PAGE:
FROM THE ARCHIVES of Every Thought Captive magazine
by Denise Sproul
Mothers and daughters today are under assault. They are told by the world that their future lies in getting a job and “making a difference.” There are battles out there, social ills that need to be remedied, and we all need to do our part. They are often told a similar tale in the church and given a similar charge: the exercise of dominion, the building of the kingdom is found in getting power jobs (well, they don’t often use the phrase ‘building the kingdom’ when giving this advice). It doesn’t seem to make a bit of difference if you’re a man or a woman – the advice is the same. It is a good and proper thing that we should defend and delight in the calling to be a wife and mother. This is fighting wisely, and it is most definitely Scriptural. But there is a danger in this approach as well.
We have often been, I’m afraid , teaching our daughters that life begins when they marry. Too often, for instance, our attempt at avoiding the emotional train wreck of dating leads to the emotional train wreck of courtship. That is, we allow or even encourage our daughters to get all giddy-eyed and light-headed because they’re in the safety of courtship and aren’t spending time alone with a young man out on dates. And they get to jump from having no ties to being engaged, and isn’t that exciting and romantic? This, by the way, is not meant to be a denunciation of the whole idea of courtship. There is a proper and healthy way to do it. It does mean, however, that we need to understand that life doesn’t begin for us or our daughters when they marry. Our daughters are not made to be Ladies in Waiting, but Ladies at Work.
Our daughters need to be taught now that they are now working to make manifest the reign of Christ, that they are now exercising dominion; that they are now under authority. This is the same for all believers, no matter what our ages, social standing, marital status or gifts. And what a blessing God has given in that there is a confluence of their work now and their work then. That is, they are actually at work as they are training to be wives and mothers. And they also learn the virtue of hard work. If they are being trained properly and are doing their work with all diligence, they know that it’s rigorous work now and then. It won’t come as a surprise to them later that they need to be prayerful, diligent, good planners, able to multi-task, and keep the best interests of their loved ones at the forefront of their minds.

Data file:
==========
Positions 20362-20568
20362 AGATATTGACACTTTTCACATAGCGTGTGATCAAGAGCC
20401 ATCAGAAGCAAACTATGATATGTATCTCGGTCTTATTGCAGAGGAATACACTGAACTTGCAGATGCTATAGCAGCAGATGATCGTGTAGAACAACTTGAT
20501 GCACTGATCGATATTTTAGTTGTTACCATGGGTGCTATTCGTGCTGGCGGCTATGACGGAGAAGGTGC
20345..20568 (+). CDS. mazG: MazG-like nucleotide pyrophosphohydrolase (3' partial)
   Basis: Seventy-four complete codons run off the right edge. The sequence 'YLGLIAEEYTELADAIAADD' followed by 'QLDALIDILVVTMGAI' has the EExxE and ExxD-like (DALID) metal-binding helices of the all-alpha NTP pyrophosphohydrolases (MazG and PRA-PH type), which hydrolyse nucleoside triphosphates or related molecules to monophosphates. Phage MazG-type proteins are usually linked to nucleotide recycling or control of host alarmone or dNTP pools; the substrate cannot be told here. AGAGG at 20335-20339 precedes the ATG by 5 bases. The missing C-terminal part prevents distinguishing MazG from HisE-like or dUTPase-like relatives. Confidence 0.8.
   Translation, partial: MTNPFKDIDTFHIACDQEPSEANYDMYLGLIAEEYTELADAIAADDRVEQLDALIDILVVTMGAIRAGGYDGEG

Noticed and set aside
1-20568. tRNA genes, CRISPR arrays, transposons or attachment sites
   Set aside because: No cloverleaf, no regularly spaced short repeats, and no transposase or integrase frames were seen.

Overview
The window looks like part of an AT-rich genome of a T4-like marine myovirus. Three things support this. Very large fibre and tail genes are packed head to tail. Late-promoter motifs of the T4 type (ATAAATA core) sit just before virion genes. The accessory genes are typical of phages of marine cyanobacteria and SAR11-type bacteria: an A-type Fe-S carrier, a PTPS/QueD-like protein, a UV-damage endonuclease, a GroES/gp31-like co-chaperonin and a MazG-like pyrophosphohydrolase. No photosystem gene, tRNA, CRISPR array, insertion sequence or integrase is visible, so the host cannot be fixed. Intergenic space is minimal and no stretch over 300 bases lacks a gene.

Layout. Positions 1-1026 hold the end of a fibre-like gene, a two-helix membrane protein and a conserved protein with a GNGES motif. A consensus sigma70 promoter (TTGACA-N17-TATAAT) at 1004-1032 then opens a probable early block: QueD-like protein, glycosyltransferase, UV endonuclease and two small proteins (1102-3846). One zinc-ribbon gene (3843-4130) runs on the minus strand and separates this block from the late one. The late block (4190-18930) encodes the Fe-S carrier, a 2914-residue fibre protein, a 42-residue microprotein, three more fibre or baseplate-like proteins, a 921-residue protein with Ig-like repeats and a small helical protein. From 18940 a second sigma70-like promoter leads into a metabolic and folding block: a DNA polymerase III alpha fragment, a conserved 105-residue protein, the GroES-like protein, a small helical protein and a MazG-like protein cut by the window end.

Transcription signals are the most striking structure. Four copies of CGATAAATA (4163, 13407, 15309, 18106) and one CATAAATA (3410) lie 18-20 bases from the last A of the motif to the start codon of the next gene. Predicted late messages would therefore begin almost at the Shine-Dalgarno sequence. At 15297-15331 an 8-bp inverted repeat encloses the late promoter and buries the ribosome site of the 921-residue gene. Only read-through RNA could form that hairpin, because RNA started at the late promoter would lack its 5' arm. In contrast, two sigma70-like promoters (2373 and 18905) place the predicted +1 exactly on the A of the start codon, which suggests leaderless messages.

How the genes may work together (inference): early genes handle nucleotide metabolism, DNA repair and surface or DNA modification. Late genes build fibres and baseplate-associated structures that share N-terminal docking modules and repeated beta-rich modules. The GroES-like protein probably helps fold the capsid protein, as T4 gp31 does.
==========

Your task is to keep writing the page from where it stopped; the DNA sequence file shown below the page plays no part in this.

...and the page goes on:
But their comfort should not be that they are in training (which will make them all the more impatient for ‘someday’ – sigh) but that they are building the kingdom. They are not just storing up recipes in their recipe boxes to someday prepare for their princes, they are helping their own mother with the meal planning and cooking and are bringing a meal to a sick family at church. That’s building the kingdom now and not succumbing to the sin of thinking, “Someday when I have someone special to call my own, then my life will begin.”
Let me say that marrying my prince at 26, a month shy of 27, I can understand that temptation to despair and think one is just waiting for the day the God will answer her prayers and bring her a man. I know it is not easy to wait when you have not yet been given the desire of your heart. Nonetheless, that does not mean we are free to give in to that despondency and think there’s nothing we can do about it. There’s lots we can do: pray, read what God’s Word says about what we should all be doing now –and then set about doing it.
Practically speaking, as our daughters get older, they should take on more and more responsibility and be more and more productive. As mothers, we should, under our husbands’ guidance and authority, be purposefully planning and training for this increasing responsibility and productivity. Your eleven year old is not just going to wake up one morning knowing how to change the baby and feed him his breakfast. Your fourteen year old is not going to plan a week’s worth of suppers and figure out the groceries needed without you putting some effort into teaching her how to do that. And your sixteen year old is not going to diligently seek to be aware of prayer requests of those in the church and other loved ones and be faithfully praying for them if you haven’t modeled and taught her how to do that. We all have areas where we need to be more diligent with our children. The challenge is not getting slack and just coasting, but prayerfully considering what God would have you working on with each child.
Even now we have several young ladies in our own community who have been an enormous help to families such as ours. They are regularly involved in helping numerous families with various things, from cooking and cleaning to math tutoring and knitting instruction. They are busy now with their own families and others’, lending a hand and making manifest God’s kingdom now by making ten peanut butter sandwiches at a time on homemade bread or by taking a special needs child for a walk and showing her the beauty of God’s creation right outside her door. They are helping with newly adopted triplets’ nighttime feedings and are cooking supper and doing play-doh with a three-year old so that a new mother can take a much-needed rest. That is being about the business of kingdom building now and it is also preparing them for what their own future will hopefully hold. We pray that these godly, young, kingdom-building ladies will be blessed with godly husbands. But we pray that they will see their labors now as bearing great fruit. We pray in thanksgiving that our own daughters are seeing their godly examples. And we pray that our daughters will do the same as they grow older. We want them to be eager to marry, but to rejoice in their current calling. And to labor at it with all diligence.